On a Wednesday afternoon, the line to get into the parking lot of Gloverville Pentecostal Church was backed up to the nearest intersection two streets away.
For the people in line sitting in their idling cars – some without air conditioning – the wait was worth it for the food they were receiving at a mobile food pantry set up at the church.
Pastor Eder Herrera of Gloverville Pentecostal said there is a "lot of need" in his community when it comes to hunger. That is why he first partnered with Golden Harvest Food Bank in June to provide a mobile food pantry for his community.
After seeing how many people turned up for the program, he decided to partner with Golden Harvest full time to provide regular food services.
"We’ve been feeding the kids and feeding the hungry during the summer," Herrera said. "It’s been a great success for us ... And it’s just a blessing for me, just to be able to partner with the Golden Harvest Food Bank and get out of the four walls of the church and just feed them in the name of Jesus."
Herrera was especially concerned about the needs of children in his community. Every Monday though Friday throughout the summer, he invited children to come to the church for a program where they play games, participate in activities and receive free breakfast and lunch.
"They get excited about the food," Herrera said. "It just blesses my heart as pastor to see them leave there with a smile on their face."
Herrera said some of the kids don't need a square meal so much as they need "love" and "someone who listens." He tries to get them involved in giving back to the community by participating in the food drives, such as the one held on Wednesday. They help sort food and load boxes into people's vehicles.
"It's hot (outside), but it's God's work," said 10-year-old E.J. Herrera, Pastor Herrera's son. "So that's what makes me happy, to bless the people."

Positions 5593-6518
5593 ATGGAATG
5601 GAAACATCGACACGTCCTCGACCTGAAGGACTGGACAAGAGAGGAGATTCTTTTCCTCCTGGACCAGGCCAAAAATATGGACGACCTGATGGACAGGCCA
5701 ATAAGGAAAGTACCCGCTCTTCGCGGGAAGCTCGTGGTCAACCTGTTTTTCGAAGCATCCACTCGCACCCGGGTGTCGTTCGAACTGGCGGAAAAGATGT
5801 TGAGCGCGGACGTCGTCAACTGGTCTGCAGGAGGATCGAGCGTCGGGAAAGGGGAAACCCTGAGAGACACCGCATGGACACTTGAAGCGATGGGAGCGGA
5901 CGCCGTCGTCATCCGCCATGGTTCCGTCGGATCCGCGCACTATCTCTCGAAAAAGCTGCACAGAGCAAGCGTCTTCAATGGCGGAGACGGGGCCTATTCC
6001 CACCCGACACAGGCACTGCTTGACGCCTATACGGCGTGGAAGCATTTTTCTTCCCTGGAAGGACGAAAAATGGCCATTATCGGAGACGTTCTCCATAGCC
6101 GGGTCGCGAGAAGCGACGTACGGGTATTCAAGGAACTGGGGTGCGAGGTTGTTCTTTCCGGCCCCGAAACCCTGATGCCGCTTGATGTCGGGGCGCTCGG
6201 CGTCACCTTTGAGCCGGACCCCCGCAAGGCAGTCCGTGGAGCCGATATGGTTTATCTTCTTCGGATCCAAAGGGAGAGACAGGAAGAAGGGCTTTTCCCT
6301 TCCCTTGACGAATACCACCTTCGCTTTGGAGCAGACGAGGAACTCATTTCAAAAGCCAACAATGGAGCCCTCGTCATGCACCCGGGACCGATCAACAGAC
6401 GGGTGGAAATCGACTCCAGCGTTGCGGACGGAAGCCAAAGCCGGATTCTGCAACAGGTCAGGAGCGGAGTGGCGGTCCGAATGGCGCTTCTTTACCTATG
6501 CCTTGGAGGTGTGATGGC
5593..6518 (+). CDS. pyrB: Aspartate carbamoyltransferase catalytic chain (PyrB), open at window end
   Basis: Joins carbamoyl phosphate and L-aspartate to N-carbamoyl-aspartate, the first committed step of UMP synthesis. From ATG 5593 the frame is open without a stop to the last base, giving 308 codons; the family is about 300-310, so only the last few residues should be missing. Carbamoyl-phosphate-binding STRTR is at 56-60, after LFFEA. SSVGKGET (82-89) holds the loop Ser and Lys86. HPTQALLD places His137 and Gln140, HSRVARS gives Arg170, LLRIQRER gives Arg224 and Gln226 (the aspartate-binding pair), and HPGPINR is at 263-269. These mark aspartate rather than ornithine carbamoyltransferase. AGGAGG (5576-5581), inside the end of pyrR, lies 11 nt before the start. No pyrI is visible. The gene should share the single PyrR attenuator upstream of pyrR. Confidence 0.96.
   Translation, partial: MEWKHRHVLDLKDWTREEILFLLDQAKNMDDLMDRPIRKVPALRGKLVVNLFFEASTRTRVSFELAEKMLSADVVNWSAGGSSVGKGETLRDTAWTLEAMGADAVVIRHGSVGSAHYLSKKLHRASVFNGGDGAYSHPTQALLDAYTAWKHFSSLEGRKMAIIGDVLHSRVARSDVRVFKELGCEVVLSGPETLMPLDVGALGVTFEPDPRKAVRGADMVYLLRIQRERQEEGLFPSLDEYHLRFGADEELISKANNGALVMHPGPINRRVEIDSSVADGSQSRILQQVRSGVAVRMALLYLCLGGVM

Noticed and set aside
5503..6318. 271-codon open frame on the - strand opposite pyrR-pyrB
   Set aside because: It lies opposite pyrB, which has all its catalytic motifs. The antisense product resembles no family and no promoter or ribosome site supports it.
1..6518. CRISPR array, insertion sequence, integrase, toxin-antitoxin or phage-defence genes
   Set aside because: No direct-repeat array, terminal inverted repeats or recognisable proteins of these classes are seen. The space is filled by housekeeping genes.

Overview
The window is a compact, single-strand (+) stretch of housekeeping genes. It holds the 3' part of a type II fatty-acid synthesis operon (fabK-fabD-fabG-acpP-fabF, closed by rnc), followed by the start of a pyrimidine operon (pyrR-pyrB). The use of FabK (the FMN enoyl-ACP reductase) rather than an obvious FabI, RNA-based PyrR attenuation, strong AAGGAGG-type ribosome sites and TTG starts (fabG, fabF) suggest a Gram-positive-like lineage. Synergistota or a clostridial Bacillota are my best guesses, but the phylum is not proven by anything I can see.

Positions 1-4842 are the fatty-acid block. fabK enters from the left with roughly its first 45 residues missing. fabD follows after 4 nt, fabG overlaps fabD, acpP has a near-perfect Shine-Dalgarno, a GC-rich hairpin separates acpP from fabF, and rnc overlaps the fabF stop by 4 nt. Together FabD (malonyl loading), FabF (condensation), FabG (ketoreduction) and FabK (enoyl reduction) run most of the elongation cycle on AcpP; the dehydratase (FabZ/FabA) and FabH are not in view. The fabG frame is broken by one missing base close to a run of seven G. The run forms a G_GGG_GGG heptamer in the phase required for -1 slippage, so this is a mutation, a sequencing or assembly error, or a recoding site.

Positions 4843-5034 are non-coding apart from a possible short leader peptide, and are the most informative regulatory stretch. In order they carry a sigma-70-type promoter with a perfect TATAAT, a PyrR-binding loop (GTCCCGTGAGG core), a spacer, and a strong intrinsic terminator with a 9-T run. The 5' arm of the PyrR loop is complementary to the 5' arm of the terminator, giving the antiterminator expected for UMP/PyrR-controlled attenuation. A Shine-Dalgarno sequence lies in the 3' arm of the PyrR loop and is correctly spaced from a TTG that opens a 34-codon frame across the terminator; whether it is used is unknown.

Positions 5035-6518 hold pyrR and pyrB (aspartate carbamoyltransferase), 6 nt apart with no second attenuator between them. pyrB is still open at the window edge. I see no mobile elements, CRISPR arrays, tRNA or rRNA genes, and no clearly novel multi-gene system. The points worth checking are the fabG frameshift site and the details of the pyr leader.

Lisa Sims helped run the summer program for children at Gloverville Pentacostal Church. She helped secure food for the program through the Board of Education.
"There's a lot of kids that need feeding in this area," Sims said. "We had a good bit ... We've had people walk here from the trailer park way up the road just to come get lunch cause the kids didn't have anything to eat."
Sims said a lot of the hunger issues she sees are a byproduct of homelessness caused primarily by drug abuse, though job loss or divorce can sometimes be the cause. She has seen firsthand the effects this can have on children.
"A lot of them get juggled around," Sims said. "They never know where their next meal is or where they're going to stay next until DSS arrives."
Over 122 people came through the small church parking lot on Wednesday, seeking food assistance.
Hunger worsens in summer months
Feeding America, an organization that provides data to federal and state organizations such as Golden Harvest Food Bank, estimates that well over half a million people in South Carolina are food insecure. Over 200,000 of those people are children.
In 2017, the year with the most current available data, there were around 6,700 children who were classified as "food insecure" in Aiken County.